Bev and her therapy dog KC, now 12 years old, also still make regular visits to Morristown Medical Center. And Bev enjoys making follow-up calls to people who have adopted from St. Hubert’s. “Ninety five percent of them are happy,” she says. The ones who are having trouble she connects with the Pet Helpline.

Bev’s commute to the Madison campus can take more than an hour. Both the animals and staff are grateful she’s committed to making the drive!

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Amy Tefft

Amy Tefft’s belief in the healing potential of energetic therapies on shelter animals began with a kitten named Leona. Declawed and then returned for behavioral issues, Leona was stressed and Amy wanted to help. A Google search of “how to handle aggressive cats” turned up videos demonstrating TTouch, a method of gentle circular touch designed to calm and establish a deeper connection between humans and animals. It was a game changer for Leona and opened up to Amy a world of ways to support and help heal frightened shelter cats. (She has worked her magic on dogs as well, including a terrified chi mix named Mario who came in on a transport last year. Staff were amazed at Mario’s transformation after he spent time with Amy.) A paintbrush and a feather are among her soothing tools, the paintbrush a remnant of her years in the interior design world.

Amy is also a seasoned practitioner of Reiki, for people and animals, and she has won over some dubious staff members with her on-site Reiki circles. “It’s all about the energy,” is her mantra.

She adopted her much-loved cat Tazmanian from St. Hubert’s in 2008, and began volunteering in the cattery a few years later. She started off cleaning cages, which in her view is a valuable first step to becoming more mindful of cat behavior.

A kind, compassionate and light-hearted presence in the cattery, Amy works to consistently support the individual needs of cats, and rejoices when they find their perfect home. When we caught up with her she was helping staff member Meredith plant containers on the outdoor “catio” with feline favorites like catnip.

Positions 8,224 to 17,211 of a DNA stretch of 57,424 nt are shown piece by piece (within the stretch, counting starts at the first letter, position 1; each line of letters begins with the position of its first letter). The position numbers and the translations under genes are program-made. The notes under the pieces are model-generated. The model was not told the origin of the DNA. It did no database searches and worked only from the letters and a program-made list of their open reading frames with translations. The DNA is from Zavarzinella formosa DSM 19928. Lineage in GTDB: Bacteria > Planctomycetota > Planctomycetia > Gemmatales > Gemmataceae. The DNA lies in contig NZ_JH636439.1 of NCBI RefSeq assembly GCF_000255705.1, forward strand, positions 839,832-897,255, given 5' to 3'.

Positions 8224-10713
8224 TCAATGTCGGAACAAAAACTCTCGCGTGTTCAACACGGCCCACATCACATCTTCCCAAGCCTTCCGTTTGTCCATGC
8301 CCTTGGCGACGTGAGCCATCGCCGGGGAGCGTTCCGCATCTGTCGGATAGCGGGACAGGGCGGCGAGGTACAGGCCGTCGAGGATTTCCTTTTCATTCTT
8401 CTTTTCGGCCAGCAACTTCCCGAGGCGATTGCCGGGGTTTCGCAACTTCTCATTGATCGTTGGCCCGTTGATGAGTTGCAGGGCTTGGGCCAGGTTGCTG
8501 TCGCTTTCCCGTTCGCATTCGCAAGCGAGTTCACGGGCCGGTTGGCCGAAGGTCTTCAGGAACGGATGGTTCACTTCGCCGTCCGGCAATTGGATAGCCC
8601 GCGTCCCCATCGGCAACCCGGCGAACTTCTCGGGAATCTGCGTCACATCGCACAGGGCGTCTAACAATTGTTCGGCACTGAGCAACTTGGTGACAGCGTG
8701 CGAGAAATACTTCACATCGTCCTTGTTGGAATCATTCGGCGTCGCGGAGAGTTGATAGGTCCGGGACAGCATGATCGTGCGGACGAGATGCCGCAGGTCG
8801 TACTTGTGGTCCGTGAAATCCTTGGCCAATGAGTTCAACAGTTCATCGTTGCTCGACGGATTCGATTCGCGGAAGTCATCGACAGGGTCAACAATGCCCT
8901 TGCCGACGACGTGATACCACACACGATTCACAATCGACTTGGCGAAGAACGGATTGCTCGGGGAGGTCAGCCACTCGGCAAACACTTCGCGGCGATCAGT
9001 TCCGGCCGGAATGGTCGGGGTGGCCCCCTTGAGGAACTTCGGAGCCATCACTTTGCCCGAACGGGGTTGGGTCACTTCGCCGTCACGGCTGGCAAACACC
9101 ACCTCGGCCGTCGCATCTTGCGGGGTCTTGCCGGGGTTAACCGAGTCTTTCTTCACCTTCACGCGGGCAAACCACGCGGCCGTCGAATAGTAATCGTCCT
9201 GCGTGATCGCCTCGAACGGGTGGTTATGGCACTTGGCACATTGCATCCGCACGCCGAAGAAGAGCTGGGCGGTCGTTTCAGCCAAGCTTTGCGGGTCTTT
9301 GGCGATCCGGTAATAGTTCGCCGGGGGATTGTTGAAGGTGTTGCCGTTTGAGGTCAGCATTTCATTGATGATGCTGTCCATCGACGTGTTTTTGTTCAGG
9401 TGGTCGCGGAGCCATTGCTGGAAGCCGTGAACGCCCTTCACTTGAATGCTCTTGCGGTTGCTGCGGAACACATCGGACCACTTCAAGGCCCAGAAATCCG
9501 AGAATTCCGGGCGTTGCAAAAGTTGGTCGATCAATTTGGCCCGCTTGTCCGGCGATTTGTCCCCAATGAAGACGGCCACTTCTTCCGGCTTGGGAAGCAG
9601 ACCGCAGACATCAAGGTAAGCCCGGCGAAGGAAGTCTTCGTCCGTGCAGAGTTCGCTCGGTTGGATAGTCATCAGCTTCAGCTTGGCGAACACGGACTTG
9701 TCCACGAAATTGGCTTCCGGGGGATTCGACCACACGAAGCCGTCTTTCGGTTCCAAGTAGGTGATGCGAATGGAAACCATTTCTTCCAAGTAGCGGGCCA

Amy will tell you she has learned a lot from the cats and is grateful for St. Hubert’s and its people. We know it’s the cats- and all of us- who are the lucky ones.

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Roy Morance

For almost nine years, with little fanfare, volunteer Roy Morance has devoted one Sunday every month to St. Hubert’s. Rain or shine (“March was bad,” he says with some understatement,) Roy and his friends Kathy and Eleanor set up a table in front of the Hackettstown or Ledgewood Walmart. They hand out wish lists, collect cash and donations, and talk to people about the animals at St. Hubert’s. In May their drive raised more than $700 in cash and supplies.

Soliciting donations doesn’t come naturally to Roy, who is on the shy side, but his passion outweighs his reticence “We do it for the animals,” he says.

After a 38 year career as a CPA and controller of a publishing company, Roy retired in 2016. The self-described workaholic stayed home for precisely one day, before launching into multiple volunteer activities that include ESL tutoring, two food banks, a dog rescue and Habitat for Humanity’s ReStore. With a schedule like this, St. Hubert’s is very lucky to have him one day a month!

 

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Betty Temby